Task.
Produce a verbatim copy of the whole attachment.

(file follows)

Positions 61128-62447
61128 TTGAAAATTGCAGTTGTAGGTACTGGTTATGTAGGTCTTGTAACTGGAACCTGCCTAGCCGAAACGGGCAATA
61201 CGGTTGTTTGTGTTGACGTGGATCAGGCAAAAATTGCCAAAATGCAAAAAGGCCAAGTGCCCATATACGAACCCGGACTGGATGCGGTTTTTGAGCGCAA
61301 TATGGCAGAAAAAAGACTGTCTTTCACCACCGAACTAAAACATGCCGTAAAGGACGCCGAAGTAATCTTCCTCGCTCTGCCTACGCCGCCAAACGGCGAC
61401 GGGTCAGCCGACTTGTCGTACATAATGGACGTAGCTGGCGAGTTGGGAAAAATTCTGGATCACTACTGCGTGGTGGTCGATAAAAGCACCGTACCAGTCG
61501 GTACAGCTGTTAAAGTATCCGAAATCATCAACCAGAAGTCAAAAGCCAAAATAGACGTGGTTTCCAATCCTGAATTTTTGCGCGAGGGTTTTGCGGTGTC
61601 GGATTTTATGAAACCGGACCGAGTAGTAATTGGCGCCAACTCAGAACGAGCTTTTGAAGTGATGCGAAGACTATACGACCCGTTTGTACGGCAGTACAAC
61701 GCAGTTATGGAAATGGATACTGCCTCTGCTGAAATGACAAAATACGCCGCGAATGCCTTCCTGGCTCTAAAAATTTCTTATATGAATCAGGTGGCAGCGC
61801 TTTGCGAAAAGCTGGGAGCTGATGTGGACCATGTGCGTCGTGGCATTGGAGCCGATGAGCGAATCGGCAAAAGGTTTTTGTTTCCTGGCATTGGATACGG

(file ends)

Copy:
Positions 61128-62447
61128 TTGAAAATTGCAGTTGTAGGTACTGGTTATGTAGGTCTTGTAACTGGAACCTGCCTAGCCGAAACGGGCAATA
61201 CGGTTGTTTGTGTTGACGTGGATCAGGCAAAAATTGCCAAAATGCAAAAAGGCCAAGTGCCCATATACGAACCCGGACTGGATGCGGTTTTTGAGCGCAA
61301 TATGGCAGAAAAAAGACTGTCTTTCACCACCGAACTAAAACATGCCGTAAAGGACGCCGAAGTAATCTTCCTCGCTCTGCCTACGCCGCCAAACGGCGAC
61401 GGGTCAGCCGACTTGTCGTACATAATGGACGTAGCTGGCGAGTTGGGAAAAATTCTGGATCACTACTGCGTGGTGGTCGATAAAAGCACCGTACCAGTCG
61501 GTACAGCTGTTAAAGTATCCGAAATCATCAACCAGAAGTCAAAAGCCAAAATAGACGTGGTTTCCAATCCTGAATTTTTGCGCGAGGGTTTTGCGGTGTC
61601 GGATTTTATGAAACCGGACCGAGTAGTAATTGGCGCCAACTCAGAACGAGCTTTTGAAGTGATGCGAAGACTATACGACCCGTTTGTACGGCAGTACAAC
61701 GCAGTTATGGAAATGGATACTGCCTCTGCTGAAATGACAAAATACGCCGCGAATGCCTTCCTGGCTCTAAAAATTTCTTATATGAATCAGGTGGCAGCGC
61801 TTTGCGAAAAGCTGGGAGCTGATGTGGACCATGTGCGTCGTGGCATTGGAGCCGATGAGCGAATCGGCAAAAGGTTTTTGTTTCCTGGCATTGGATACGG